The war in Syria changed everything for Fozza. The regular, peaceful home she shared with her husband, Khalil, six children and eight grandchildren was gone, replaced by a life in conflict.
In Syria, Fozza and her family struggled, waking up every day not knowing whether they would be killed. Soon, food and medical supplies began to run out. ISIS recruited all the men in their city, Tabqa, including Fozza’s sons, leaving Khalil behind only because he was already injured. The time had finally come to take the risk.
They had to escape.
But leaving war behind would turn out to be just the start of a journey wracked with yet more fear and violence.
Safety, a few feet ahead
After fleeing to Lebanon’s Bekaa Valley, Fozza’s family was away from war, but they had no way to provide for themselves. And it was taking its toll: Due to a food deficiency and lack of medical care, Fozza’s granddaughter, Rasmeya, 7, suffered nerve deterioration and lost the ability to talk. Another, Ayat, 3, was permanently paralyzed.
The family longed for food, medical supplies, shelter and — above all — safety. Read more about the crisis in Syria ▸
Alone in a strange country, the family searched desperately for a place to stay. Eventually, they were introduced to a landowner who offered to pay them for agricultural work and let them stay on his land.
The family thought they had found refuge, and a tent where they could live. But they still couldn’t meet their basic needs. They were forced to walk many kilometers to get water, and had no way to rebuild for the future.
New home, new violence
Soon, Fozza’s family needed money to prepare for winter: wood, blankets and basic necessities to survive the brutal cold to come.
Fozza asked the landowner for the fees he promised, but he refused to pay her. Instead, he pushed her to the ground and threatened her. Fozza’s daughter, Hasna, confronted him next. But he pushed her to the ground and threatened her as well.
What started as one incident soon spiraled into a series of mistreatment and threats toward the whole family, even Fozza’s young children. In order to avoid paying them for their work, the landowner used any method he could think of to frighten the refugee family. Then, one night, he pointed a gun at them and kicked them off his land.
It was dark and cold. Once again, Fozza and her family found themselves fleeing into the unknown for safety.
From struggle to hope
After walking through the night, Fozza’s family reached an informal refugee settlement in the valley. Mercy Corps was there to provide the support they desperately needed.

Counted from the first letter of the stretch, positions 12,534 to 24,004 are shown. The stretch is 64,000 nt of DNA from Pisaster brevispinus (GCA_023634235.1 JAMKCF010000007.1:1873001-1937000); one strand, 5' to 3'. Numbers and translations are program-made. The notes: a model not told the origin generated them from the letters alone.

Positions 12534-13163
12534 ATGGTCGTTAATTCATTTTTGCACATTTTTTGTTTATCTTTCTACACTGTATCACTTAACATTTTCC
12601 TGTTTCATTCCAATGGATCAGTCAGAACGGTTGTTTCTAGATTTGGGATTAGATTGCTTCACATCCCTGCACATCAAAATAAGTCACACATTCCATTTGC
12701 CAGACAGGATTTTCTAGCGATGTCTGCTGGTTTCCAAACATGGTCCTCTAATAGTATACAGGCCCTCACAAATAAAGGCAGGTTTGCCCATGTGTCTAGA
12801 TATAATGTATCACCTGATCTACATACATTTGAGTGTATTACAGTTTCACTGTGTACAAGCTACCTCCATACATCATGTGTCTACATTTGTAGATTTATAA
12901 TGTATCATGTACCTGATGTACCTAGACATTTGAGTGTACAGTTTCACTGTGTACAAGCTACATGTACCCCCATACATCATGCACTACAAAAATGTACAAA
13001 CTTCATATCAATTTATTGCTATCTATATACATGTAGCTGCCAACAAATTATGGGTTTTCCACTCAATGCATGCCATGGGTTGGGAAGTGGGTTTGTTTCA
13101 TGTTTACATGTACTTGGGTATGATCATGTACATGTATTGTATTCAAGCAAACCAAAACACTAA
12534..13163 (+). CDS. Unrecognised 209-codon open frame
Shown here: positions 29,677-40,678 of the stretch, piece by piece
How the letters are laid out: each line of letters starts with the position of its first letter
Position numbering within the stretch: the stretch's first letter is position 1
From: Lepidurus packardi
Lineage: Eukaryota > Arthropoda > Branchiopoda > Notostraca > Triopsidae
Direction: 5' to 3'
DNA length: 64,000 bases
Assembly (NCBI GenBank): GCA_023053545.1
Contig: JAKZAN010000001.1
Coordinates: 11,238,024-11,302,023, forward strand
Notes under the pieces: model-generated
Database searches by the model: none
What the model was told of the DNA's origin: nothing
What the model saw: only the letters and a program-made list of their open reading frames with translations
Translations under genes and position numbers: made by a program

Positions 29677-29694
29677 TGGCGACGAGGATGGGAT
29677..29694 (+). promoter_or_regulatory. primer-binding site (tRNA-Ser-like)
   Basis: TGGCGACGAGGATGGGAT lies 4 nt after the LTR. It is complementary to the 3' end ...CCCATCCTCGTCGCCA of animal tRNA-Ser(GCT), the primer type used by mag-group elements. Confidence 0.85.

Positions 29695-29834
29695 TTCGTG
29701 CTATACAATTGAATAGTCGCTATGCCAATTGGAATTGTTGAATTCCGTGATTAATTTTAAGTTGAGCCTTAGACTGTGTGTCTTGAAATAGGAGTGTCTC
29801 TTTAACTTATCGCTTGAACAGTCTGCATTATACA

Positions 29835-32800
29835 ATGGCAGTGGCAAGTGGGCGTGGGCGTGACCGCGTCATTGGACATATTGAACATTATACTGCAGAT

Not only did we provide Fozza with clean water and sanitation facilities, we’re teaching refugees like her about how to prevent and cope with gender-based violence like the mistreatment they experienced with the landowner through our Water, Sanitation and Hygiene (WASH) and Sexual and Gender Based Violence (SGBV) programs funded by the Bureau of Population Refugees and Migration (BPRM).
Understanding of gender-based violence is very low in many areas in Lebanon, so the sessions are vital to raising awareness about how to make refugee settlements and Lebanese host communities safer.
Girls, boys, women and men attend a series of lessons that highlight how they should be safe from all kinds of violence and abuse, including physical, sexual and emotional abuse. Attendees learn about their right to receive help to stop abuse and how to find care and support. They also learn about the risks of early marriage.
“A lot of things would have changed if we were introduced earlier to the [gender-based violence] program,” Fozza’s daughter, Hasna, says. “We wouldn’t have tolerated the violence performed by the previous landowner. We thought we had no choice.”
“I wasn’t able to speak about the incidents with the previous landowner,” Fozza says. “I thought I was protecting my family by doing so, but now I learned that the best way to protect my family against any kind of violence is by reporting it.”
More than 70,000 Lebanese and Syrian people like Fozza have benefited from gender-based violence programming in Lebanon. In a life of transition, they now have knowledge and resources to help them cope with difficult experiences.
“A small beacon of hope is shining,” Fozza says. “I’m grateful of what I have now.”
Here’s how you can make a difference for Syrian refugees:
- Donate today. Every single contribution helps us provide even more food, water, shelter and support to Syrian families and families in crisis around the world.
- Tell your friends. Share this story or go to our Facebook page to post this story and spread the word about the millions who need us.
- Start a campaign. You can turn knowledge into action by setting up a personal fundraising page and asking your friends and family to contribute to our efforts to help Syrians fleeing the war.
- Sign a petition. Tell congress that we must continue to support Syrian refugees. Add your name to the list to stand in support with refugees.